An idea to illustrate the importance of adherence to digital media conventions and standards is to discuss with students how the major software OS providers have strict standards regarding how applications must work and how the interface must function. Apps developed for iOS, for example, will be reviewed to ensure they meet those standards before they are released on the App Store. Links to the guidelines can be found at:

Possible lesson topics

1. Discussing why advanced tools and techniques have been used to create, edit, and integrate digital media and how their use have enhanced the outcome.

Example of advanced tools and techniques to explore in the cases studies:

  • a) HTML5  to create site structure
  • b) CSS Techniques (including use of multiple style sheets to present content in different formats)
  • c) Use of a content management system
  • d) jQuery, JavaScript, to create visual effects
  • e) PHP/MySQL to manage data and display dynamic content
  • f) Techniques used to create graphical elements (vector/raster, optimization, colour mode)
  • g) Video or audio plug-ins

Discussion of how the tools and techniques have enhanced the outcome in terms of:

  • a) Usability
  • b) Functionality/performance
  • c) Communication purpose
  • d) Layout and design factors

2. Discussing the positive and negative implications of adhering to digital media standards and conventions when developing digital media outcomes. (EN from 2.42: Standards and conventions refer to the technical specifications, guidelines and terminology appropriate to a media type)

Examples of web conventions/standards to be discussed

Images/video/audio/plug-ins (for example, Flash)

  • a) SVG, image support for web (png, gif, jpg)
  • b) Video codecs support
  • c) Audio format support
  • d) Plug-in support (for example, Flash, Shockwave)

Positive and negative implications of adhering to standards in terms of:

  • a) Cross browser compatibility
  • b) Cross platform support
  • c) Usability/accessibility
  • d) Code maintenance and flexibility

3. Discussing the importance of effective and appropriate asset management and file management in the development of digital media outcomes (EN from 2.42: Asset management refers to the effective use of elements in the final outcome.) Assets may include but are not limited to: compressed sound files, flattened images and compressed video. File management may include but is not limited to effective application of: naming conventions, folder structures, grouping of similar elements.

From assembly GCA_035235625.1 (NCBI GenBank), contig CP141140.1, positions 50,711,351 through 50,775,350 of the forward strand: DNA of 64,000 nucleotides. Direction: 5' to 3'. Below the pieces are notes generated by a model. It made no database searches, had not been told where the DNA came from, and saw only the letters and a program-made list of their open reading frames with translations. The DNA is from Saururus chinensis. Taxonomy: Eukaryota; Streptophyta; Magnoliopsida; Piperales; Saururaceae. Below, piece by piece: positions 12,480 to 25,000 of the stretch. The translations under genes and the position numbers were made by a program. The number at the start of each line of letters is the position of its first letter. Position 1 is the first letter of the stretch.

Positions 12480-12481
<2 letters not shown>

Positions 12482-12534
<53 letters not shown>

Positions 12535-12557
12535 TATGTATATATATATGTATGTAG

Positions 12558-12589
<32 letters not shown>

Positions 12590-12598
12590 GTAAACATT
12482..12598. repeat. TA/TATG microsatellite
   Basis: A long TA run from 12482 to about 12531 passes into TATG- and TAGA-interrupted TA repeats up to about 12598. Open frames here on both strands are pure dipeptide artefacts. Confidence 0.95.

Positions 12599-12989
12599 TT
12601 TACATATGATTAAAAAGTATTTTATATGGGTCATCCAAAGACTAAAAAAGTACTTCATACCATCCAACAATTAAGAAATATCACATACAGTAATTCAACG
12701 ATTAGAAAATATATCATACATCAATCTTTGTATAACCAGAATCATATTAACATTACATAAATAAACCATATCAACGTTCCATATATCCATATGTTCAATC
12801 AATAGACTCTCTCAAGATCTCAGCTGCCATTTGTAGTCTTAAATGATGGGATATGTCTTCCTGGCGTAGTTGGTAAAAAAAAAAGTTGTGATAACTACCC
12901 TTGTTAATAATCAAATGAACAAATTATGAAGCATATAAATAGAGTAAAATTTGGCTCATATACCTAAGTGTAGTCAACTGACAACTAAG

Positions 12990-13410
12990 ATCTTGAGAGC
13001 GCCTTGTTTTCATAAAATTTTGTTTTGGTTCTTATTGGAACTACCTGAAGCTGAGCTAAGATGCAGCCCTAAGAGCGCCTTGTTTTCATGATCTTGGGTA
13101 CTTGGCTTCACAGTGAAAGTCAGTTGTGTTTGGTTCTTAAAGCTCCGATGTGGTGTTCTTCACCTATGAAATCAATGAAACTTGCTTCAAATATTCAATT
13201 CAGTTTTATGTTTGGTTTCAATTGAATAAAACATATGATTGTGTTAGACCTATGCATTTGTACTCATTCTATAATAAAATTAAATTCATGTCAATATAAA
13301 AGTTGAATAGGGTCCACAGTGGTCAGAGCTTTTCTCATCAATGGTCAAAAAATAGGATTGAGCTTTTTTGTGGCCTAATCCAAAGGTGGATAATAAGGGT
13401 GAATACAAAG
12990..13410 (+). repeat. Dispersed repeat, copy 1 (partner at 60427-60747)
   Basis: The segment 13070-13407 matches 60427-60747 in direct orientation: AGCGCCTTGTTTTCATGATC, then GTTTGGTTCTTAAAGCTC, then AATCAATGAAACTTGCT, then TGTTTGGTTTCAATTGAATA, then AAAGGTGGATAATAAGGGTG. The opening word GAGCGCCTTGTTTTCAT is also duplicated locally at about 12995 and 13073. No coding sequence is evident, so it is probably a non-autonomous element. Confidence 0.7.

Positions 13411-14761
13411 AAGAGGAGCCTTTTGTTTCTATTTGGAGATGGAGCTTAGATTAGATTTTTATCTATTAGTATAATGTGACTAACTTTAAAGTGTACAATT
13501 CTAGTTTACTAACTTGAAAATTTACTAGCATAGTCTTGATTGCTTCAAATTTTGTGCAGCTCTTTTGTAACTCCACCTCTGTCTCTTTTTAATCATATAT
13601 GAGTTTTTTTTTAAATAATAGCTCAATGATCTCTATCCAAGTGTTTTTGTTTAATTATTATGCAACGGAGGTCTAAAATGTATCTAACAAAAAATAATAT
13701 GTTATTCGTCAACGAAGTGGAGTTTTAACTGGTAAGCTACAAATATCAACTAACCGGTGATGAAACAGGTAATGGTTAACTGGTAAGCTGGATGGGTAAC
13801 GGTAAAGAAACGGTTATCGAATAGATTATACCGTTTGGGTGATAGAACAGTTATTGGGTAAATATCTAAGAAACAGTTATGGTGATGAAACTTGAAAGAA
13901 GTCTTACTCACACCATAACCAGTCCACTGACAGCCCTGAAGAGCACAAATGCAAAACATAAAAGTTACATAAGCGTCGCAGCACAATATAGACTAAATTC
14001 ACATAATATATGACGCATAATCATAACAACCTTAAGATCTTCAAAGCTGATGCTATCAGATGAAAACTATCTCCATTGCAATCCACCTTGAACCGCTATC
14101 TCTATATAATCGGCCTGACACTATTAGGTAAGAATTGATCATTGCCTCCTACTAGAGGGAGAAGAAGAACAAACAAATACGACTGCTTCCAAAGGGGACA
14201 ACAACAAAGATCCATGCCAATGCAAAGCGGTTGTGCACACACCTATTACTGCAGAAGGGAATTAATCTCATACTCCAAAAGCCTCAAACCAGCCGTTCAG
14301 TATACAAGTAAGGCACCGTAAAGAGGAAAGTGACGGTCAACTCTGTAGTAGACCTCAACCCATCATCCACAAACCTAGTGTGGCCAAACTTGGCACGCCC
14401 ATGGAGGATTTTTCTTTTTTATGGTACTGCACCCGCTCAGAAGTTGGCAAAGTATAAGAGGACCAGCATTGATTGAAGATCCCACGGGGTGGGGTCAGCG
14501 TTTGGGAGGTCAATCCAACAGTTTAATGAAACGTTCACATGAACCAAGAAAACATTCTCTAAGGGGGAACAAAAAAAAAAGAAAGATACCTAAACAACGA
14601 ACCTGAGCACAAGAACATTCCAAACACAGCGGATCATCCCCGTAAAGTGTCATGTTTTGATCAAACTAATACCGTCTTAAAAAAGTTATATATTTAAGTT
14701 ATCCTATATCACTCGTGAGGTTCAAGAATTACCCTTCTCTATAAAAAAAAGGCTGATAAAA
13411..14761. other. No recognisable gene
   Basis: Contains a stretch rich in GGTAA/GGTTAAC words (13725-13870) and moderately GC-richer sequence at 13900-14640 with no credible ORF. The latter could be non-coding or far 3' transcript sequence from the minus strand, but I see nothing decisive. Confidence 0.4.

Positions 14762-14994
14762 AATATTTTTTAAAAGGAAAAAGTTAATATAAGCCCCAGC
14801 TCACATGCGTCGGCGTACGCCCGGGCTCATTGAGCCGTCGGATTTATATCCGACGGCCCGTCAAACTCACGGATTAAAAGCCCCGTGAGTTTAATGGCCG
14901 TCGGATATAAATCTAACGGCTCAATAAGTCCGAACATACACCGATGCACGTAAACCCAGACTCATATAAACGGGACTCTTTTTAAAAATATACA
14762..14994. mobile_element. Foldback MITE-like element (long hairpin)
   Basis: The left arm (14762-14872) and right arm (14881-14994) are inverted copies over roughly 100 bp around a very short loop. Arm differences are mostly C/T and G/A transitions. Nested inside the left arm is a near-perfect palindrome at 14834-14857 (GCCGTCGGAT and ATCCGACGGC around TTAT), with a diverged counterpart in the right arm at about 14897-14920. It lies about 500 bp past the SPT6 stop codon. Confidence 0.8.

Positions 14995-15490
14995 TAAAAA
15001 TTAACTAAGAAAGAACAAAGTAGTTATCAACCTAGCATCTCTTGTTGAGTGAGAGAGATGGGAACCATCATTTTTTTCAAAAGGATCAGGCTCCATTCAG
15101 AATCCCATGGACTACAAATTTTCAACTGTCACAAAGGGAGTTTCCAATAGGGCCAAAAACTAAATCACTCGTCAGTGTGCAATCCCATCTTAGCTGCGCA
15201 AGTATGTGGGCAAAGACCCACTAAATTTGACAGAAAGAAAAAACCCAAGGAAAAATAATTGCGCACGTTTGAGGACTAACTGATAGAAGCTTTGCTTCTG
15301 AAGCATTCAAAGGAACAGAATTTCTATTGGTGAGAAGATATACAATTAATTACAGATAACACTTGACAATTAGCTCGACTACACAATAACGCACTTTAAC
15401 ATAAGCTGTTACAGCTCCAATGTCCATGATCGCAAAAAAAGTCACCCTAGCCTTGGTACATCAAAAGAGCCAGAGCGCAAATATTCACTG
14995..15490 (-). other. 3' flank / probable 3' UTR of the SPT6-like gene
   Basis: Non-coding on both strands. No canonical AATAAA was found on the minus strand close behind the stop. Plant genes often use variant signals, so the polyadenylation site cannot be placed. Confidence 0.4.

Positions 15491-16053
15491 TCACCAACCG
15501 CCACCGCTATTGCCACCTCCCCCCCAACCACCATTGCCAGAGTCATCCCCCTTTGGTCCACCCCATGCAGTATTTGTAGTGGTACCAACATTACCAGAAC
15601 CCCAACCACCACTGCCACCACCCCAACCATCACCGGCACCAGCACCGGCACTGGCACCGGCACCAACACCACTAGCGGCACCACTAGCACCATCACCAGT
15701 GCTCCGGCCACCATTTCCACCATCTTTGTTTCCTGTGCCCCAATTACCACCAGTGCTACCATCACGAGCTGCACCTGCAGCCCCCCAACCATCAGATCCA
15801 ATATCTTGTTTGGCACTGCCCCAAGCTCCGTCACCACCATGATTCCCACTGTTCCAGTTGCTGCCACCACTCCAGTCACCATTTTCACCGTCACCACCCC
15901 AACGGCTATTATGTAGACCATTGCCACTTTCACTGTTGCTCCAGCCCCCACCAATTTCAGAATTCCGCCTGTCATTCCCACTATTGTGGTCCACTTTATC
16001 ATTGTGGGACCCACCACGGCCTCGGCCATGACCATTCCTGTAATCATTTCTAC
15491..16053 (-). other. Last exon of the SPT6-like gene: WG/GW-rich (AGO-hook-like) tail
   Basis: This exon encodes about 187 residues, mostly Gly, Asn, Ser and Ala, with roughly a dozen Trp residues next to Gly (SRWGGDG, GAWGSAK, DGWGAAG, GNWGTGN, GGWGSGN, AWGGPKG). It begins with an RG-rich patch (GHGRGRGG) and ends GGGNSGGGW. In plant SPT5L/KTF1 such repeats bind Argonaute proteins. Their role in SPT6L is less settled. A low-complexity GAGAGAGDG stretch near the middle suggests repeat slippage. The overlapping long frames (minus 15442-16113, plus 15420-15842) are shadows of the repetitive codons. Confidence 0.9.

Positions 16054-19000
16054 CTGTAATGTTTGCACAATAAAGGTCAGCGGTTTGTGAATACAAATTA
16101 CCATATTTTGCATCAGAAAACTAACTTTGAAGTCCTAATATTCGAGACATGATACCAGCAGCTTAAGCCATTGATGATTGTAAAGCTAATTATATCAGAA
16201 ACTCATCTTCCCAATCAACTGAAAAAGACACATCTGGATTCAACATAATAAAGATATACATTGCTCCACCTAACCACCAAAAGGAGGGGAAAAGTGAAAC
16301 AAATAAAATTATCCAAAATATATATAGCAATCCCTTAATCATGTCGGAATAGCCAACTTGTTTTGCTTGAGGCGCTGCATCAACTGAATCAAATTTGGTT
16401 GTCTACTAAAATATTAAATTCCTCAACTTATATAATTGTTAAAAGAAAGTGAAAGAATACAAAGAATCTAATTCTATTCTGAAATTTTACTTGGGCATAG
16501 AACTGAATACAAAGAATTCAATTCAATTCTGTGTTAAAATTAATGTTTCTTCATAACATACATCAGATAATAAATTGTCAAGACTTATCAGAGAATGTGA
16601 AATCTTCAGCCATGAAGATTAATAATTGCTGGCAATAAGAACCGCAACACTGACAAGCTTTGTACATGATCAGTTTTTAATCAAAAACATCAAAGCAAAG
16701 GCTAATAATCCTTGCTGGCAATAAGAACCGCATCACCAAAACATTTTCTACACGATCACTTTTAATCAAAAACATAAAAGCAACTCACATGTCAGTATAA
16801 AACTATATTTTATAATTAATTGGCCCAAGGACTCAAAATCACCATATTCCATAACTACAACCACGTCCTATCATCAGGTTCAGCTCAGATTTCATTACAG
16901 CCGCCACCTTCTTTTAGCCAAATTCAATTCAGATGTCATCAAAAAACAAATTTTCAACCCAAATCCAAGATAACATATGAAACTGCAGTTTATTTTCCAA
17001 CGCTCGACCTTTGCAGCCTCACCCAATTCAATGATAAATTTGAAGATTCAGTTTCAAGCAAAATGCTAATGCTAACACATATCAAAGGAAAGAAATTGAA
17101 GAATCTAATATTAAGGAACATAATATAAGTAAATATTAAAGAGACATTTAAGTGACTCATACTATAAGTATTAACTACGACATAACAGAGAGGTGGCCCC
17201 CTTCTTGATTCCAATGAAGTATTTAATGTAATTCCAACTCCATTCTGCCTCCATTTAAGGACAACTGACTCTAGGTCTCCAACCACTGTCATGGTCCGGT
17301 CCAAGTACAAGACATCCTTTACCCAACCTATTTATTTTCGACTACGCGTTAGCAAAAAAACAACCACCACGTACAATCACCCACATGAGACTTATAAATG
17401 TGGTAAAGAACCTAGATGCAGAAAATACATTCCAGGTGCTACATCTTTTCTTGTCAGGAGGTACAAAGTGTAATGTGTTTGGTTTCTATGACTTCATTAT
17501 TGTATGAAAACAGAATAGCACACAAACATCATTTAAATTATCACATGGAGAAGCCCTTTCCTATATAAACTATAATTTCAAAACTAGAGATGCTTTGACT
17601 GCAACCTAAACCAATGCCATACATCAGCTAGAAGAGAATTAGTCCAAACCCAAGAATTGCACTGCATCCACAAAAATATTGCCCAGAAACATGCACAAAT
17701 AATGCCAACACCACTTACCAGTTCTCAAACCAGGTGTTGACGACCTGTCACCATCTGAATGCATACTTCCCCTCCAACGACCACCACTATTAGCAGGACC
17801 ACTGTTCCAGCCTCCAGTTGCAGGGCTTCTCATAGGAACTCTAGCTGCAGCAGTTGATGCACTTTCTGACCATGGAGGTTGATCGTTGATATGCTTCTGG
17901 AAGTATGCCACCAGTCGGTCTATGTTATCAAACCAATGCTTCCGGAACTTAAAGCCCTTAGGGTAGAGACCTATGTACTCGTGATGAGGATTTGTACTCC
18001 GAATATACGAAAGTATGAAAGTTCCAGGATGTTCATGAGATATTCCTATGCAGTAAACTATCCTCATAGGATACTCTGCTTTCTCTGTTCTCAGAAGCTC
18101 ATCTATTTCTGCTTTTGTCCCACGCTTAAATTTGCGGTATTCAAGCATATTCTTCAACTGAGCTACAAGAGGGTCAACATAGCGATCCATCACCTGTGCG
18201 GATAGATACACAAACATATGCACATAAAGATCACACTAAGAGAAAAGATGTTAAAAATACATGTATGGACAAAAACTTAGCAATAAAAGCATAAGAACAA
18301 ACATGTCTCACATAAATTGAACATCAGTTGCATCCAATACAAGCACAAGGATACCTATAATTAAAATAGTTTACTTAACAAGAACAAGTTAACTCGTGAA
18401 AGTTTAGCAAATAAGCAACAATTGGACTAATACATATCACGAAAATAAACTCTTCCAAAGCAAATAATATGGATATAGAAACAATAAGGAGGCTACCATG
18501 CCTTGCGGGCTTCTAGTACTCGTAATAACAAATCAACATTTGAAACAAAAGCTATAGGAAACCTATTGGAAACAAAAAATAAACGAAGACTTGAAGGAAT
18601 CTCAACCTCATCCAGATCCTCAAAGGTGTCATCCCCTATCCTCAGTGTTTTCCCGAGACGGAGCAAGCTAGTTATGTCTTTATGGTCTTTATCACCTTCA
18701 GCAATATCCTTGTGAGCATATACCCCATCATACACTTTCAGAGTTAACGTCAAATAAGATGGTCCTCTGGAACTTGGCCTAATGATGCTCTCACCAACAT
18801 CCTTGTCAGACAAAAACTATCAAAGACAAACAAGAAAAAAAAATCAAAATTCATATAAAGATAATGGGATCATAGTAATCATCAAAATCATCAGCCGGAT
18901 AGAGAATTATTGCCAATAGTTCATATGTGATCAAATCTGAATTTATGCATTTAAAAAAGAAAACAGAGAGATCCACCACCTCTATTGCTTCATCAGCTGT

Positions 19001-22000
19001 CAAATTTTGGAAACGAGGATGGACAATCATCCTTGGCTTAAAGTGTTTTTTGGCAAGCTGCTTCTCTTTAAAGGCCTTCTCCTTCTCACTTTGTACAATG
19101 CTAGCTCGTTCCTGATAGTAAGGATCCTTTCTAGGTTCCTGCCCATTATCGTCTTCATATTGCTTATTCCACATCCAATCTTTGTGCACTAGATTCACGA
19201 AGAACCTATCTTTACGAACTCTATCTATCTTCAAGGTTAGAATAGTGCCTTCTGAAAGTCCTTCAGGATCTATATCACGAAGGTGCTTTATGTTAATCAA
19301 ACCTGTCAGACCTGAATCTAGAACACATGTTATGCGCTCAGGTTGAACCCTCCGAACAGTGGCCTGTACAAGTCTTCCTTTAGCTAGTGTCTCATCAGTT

Examples of file/asset management discussion topics:

  • a) Folder and file naming conventions
  • b) Site structure
  • c) Versioning
  • d) Flattened and editable versions of media elements (for example, images, video, animations)

Discussion of importance in terms of:

  • a) Maintenance
  • b) Efficiency
  • c) Functionality

4. Explaining legal, ethical and moral considerations in relation to the requirements of digital media outcomes in the wider community.

Legal, ethical, moral considerations

  • a) Copyright, Creative Commons, Public Domain
  • b) Appropriate content
  • c) Marketing, advertising
  • d) Privacy
  • e) Users with disabilities

Discussion points in relation to the wider community

  • a) Does the site use only material that is available via creative commons or has it been created by the site developer?
  • b) Is material appropriate for target audience (for example, young children or teens)?
  • c) Does it provide the ability to download illegal content (for example, illegal mp3 downloads)?  Is the content culturally insensitive or defamatory (for example, recent Facebook page – Concealed Revealed)? The notion of could vs. should.
  • d) Does the site have adequate protection of private details?
  • e) Is the marketing on the site ethical (for example, fake pop-up warnings)?
  • f) Has the site been designed so that it is accessible to users with disabilities?

5. Discussing the importance of appropriate data integrity and testing procedures in the development of digital media outcomes.

Examples of data integrity and testing procedures to be discussed: